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Hawkins v. Heck Yea Quarter Horses, LLC

Court of Appeals of Mississippi

July 25, 2017

CONNIE HAWKINS, INDIVIDUALLY AND ON BEHALF OF THE WRONGFUL DEATH BENEFICIARIES OF GEORGE LEITH HAWKINS, III, DECEASED APPELLANT
v.
HECK YEA QUARTER HORSES, LLC, WALLACE HECK D/B/A HECK YEA QUARTER HORSES, LLC AND BRUCE HORN APPELLEES

          DATE OF JUDGMENT: 01/13/2016

         HINDS COUNTY CIRCUIT COURT, FIRST JUDICIAL DISTRICT HON. JEFF WEILL SR. Judge

          ATTORNEY FOR APPELLANT: JOHN HUNTER STEVENS

          ATTORNEYS FOR APPELLEES: ROBERT P. THOMPSON PAUL PACIFIC BLAKE

          BEFORE IRVING, P.J., CARLTON AND WESTBROOKS, JJ.

          WESTBROOKS, J.

         ¶1. Connie Hawkins ("Hawkins"), the widow of George Leith Hawkins III ("George"), filed a wrongful-death lawsuit in the Hinds County Circuit Court against Heck Yea Quarter Horses LLC ("Heck Yea"), Wallace Heck, and Bruce Horn individually. Heck Yea moved for summary judgment on the grounds that Hawkins failed to present a genuine issue of material fact, since Heck Yea offered first aid to George, and he refused the assistance. The trial court granted Heck Yea's motion for summary judgment, finding that the good-samaritan statute applied to the matter. Hawkins now appeals. On appeal, Hawkins asserts that she presented a genuine issue of material fact that Heck Yea breached its duty of care to George and that the general principles of negligence should control because George was an invitee on Heck Yea's premises. Finding no error, we affirm.

         FACTS AND PROCEDURAL HISTORY

         ¶2. On June 19, 2013, sixty-one-year-old George Hawkins was hired as a temporary employee of Heck Yea to work on a fence-washing project. On his first day of work and, around lunch time, George began experiencing a heat stroke. According to Horn, George stated that he did not feel well. Horn asked George whether he wanted an ambulance called and he stated, "No. I'll be fine."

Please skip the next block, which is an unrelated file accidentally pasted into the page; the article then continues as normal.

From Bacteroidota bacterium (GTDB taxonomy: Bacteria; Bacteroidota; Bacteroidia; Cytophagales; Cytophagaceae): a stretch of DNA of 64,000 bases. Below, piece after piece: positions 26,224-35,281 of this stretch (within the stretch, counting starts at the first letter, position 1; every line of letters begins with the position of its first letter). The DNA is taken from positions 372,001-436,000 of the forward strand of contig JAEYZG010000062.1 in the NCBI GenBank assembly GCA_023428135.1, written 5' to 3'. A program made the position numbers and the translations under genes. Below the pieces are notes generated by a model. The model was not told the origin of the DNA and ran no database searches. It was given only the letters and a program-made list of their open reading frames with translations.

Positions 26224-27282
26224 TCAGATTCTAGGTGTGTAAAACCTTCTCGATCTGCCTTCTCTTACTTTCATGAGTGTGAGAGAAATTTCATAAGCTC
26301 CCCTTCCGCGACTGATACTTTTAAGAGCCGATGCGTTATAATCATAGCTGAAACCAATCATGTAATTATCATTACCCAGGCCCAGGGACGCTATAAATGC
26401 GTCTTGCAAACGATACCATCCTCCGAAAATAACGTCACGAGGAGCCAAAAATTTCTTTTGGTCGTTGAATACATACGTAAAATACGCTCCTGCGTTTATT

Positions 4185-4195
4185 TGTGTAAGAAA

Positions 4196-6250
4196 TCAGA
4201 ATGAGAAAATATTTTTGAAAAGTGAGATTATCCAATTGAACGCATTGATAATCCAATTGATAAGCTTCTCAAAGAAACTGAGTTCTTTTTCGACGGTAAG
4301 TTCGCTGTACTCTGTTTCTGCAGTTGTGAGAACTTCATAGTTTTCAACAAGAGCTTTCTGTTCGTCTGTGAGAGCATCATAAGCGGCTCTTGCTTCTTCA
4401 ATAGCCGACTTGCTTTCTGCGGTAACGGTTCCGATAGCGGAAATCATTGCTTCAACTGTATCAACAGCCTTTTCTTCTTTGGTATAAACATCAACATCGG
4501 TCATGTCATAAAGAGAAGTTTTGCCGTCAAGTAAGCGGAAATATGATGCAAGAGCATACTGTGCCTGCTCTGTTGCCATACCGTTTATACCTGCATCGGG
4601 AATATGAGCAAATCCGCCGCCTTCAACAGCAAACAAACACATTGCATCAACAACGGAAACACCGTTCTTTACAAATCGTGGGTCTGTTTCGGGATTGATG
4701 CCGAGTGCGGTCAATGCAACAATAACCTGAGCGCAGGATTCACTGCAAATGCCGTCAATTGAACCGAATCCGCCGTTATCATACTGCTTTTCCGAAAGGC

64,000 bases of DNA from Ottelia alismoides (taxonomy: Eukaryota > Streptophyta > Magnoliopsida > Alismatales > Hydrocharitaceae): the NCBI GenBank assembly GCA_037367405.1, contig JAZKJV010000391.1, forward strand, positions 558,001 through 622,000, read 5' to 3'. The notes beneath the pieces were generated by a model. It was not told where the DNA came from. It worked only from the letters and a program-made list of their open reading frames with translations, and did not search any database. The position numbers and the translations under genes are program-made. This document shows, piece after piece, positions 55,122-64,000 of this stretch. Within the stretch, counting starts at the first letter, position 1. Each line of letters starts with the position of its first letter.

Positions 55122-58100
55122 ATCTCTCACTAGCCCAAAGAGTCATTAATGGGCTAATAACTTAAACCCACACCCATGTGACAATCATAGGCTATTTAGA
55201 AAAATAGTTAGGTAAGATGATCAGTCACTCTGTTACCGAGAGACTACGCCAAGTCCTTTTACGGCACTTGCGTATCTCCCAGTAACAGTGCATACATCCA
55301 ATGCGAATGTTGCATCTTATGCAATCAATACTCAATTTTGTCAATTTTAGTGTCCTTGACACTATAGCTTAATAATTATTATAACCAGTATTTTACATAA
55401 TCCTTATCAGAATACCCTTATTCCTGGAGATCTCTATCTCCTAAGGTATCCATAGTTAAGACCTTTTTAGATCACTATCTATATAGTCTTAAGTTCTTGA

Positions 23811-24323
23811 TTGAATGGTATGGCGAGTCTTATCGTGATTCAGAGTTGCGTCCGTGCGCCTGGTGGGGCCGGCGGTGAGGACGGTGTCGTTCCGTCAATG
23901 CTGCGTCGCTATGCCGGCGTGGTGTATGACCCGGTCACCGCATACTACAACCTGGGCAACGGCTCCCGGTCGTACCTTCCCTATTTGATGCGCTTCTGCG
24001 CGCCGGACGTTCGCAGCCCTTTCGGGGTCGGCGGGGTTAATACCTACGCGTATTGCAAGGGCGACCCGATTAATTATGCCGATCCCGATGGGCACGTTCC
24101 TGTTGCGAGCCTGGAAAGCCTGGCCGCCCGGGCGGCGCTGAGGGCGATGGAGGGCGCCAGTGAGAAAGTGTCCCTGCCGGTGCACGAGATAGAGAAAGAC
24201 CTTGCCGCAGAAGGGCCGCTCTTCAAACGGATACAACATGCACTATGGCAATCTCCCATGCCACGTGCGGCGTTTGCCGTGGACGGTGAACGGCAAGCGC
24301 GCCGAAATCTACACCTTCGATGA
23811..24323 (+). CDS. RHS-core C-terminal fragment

¶3. George was taken to a barn in a tractor bin, where Horn placed him in the shade, and gave him a cold drink. According to Horn, he asked George a second time if he wanted an ambulance called and he replied, "No. I'm going to be fine. I'm feeling better." According to Horn, he also offered to drive George home, and George declined.

         ¶4. It is disputed whether George was offered a ride home or whether he was simply told to leave the premises and go home. Nevertheless, George left the farm between 1:00 and 3:00 p.m. and was observed driving erratically thereafter. Hawkins arrived home around 4:50 p.m. and found George in distress. Hawkins stated that she attempted to soothe George's distress by rubbing his back, but he still remained ill. Hawkins went to retrieve Tylenol for George, and upon her return she found him unresponsive and trembling. Hawkins called an ambulance around 6:50 p.m., and George was taken to the hospital while unconscious, and subsequently died days later.

         ¶5. Hawkins filed a wrongful-death lawsuit against Heck Yea. Horn and Hawkins were deposed shortly thereafter. During Hawkins's deposition, she testified that she spoke with a former employee of Heck Yea, Danny Martin ("Martin"). Martin was bailing hay at the time George began experiencing a heat stroke. According to Hawkins, Martin told her that George was incoherent and unsteady when he became ill. As a result, he was placed in the tractor bucket and hosed down and driven to the barn. Hawkins also submitted affidavits to support her allegations against Heck Yea. All affidavits, except the medical professional's, were inadmissible, because they were deemed hearsay. The medical professional's affidavit stated that George would have exhibited signs of a stroke while on Heck Yea's property, and if treatment had been administered within four to four and a half hours of the symptoms, he could have recovered.

         ¶6. Heck Yea moved for summary judgment on the ground that Hawkins failed to present a genuine issue of material fact. It argued that Horn's recollection of events established that George was coherent and stable when he was on Heck Yea's premises. Further, Heck Yea cited Hawkins's deposition testimony as the only evidence contradicting Horn's account. Heck Yea posited that Hawkins's deposition testimony was double hearsay and inadmissible, since her deposition testimony was a recitation of statements from another employee. Heck Yea argued that the good-samaritan statute immunized it from liability. The trial court found that the good-samaritan statute was dispositive, and Heck Yea's motion for summary judgment was granted. Finding no error, we affirm.

         STANDARD ...


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